Watch TCG 2013 Conference Sessions Live Streamed June 6 & 7

Posted: June 7th, 2013 | Author: | Filed under: Advocacy, Artists, Arts Education, DIversity, Event Announcements, General | No Comments »

Join the 2013 TCG National Conference

Watch Live Stream on HowlRound TV June 6 & 7

Watch live streaming video from newplay at livestream.com

Friday June 7, the following 6 national theatre sessions will be live streamed:

10:00 AM – 11:15 AM ET:

11:45 AM – 1:00 PM ET:

  • Community Participation in Professional Process with Erin Washington, Lisa Mount, Peter Howard

2:30 PM – 3:45 PM ET:

  • A Conversation with: Ayad Akhtar & Gabriel Greene

5:00 PM – 7:30 PM ET:

  • Establishing Latino Theater Alliances within Texas & Across the Nation—Dallas Latino Cultural Center

8:00 PM – 9:30 PM ET:

  • A Conversation With Luis Valdez, Founding Artistic Director Of El Teatro Campesino

JUNE 8

10:00 AM – 11:15 AM ET:

  •  Latinos in Theatre: A National Movement with Anne Garcia-Romero, David Lozano, Kinan Valdez, Olga Sanchez, Tlaloc Rivas

 

Follow the TCG National Conference at #TCG13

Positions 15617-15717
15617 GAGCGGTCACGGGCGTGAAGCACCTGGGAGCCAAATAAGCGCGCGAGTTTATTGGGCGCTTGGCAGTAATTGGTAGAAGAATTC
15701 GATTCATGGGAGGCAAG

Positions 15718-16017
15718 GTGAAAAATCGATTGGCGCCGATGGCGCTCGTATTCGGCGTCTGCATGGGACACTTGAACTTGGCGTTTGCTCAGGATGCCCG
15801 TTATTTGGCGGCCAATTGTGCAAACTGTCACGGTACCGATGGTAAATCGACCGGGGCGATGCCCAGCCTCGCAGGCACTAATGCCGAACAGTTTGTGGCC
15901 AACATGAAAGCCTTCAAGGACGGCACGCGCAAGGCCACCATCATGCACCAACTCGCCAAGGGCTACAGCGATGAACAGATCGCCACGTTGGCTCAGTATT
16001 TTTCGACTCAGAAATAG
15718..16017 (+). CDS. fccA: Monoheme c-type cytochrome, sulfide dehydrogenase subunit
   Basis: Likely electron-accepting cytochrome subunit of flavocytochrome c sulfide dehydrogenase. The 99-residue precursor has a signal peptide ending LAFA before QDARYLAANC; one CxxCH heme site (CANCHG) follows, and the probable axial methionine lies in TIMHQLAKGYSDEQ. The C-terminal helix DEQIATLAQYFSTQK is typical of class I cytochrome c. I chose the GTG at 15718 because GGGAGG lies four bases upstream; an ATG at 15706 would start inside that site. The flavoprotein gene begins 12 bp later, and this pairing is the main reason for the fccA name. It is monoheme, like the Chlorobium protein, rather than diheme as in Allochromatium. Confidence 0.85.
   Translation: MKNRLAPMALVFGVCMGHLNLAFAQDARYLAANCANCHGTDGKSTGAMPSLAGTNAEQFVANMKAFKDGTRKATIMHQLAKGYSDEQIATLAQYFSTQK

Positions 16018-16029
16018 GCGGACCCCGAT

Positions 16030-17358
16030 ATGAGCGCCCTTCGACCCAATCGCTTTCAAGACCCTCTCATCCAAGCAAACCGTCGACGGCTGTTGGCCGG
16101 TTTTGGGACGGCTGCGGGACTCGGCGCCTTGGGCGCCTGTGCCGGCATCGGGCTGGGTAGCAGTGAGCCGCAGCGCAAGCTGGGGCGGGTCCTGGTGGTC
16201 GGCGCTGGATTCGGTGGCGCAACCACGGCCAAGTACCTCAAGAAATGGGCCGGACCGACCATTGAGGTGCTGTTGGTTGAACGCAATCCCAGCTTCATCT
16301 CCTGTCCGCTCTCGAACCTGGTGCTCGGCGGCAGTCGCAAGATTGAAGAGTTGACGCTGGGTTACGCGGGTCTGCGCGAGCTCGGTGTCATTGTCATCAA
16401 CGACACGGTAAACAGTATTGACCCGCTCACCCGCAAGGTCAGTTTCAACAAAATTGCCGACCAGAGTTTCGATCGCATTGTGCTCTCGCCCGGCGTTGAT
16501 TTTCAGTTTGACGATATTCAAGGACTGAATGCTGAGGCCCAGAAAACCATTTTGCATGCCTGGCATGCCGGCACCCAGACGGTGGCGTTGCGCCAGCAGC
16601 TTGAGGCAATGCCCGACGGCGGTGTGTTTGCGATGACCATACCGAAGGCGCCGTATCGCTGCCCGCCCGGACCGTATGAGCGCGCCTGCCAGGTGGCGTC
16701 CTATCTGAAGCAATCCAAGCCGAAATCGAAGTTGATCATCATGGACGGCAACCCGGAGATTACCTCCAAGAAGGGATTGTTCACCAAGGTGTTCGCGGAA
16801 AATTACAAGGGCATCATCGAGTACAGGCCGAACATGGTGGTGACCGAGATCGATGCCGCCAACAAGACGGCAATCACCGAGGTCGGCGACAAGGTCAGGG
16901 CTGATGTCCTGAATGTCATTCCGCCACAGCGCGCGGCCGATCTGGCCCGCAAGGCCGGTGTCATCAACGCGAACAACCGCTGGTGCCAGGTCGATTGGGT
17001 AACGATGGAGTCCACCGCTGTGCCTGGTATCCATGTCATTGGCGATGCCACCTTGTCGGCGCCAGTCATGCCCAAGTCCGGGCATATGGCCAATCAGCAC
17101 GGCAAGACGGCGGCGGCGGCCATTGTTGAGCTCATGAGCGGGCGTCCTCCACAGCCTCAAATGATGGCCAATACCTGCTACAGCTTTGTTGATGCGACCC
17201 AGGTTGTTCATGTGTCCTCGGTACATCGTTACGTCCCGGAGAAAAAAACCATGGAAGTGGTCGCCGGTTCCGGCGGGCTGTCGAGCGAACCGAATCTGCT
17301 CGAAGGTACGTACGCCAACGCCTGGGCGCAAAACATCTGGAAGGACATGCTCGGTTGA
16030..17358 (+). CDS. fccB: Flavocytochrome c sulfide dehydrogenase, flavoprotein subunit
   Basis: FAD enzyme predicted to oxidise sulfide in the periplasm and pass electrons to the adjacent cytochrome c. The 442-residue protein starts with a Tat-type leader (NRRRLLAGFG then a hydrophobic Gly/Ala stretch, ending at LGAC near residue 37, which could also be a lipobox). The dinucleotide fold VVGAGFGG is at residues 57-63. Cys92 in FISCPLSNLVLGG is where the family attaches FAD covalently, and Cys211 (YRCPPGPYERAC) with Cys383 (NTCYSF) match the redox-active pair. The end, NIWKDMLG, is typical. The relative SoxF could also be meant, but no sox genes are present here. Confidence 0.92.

For more information on the Theatre Communications Group Conference: http://www.tcg.org/events/conference/index.cfm

For more information on HowlRound TV: http://www.livestream.com/newplay/

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The Case for a National Theatre

Posted: April 15th, 2013 | Author: | Filed under: Advocacy, General | No Comments »

A provocative blog post making one case for a National American Theater -

Magda Romanska posts a wide-ranging, historic, international perspective on American theater vs. national theater traditions.      Here’s an excerpt, read the full post here:

 “…. In the U.S., theatre’s function as a marker and maker of national identity has been mostly taken up by Hollywood ….  In the popular imagination, theatre remains either a form of commercial entertainment or a function of private expression.  Yet, with the increased balkanization of our social and linguistic sphere and the increased bifurcation of our political landscape, an all-inclusive, national theatre, because of its liveness and physical propinquity, can provide the kind of much-needed Socratic dialogue of sustained compromise that’s absent from our public spaces, both actual and virtual.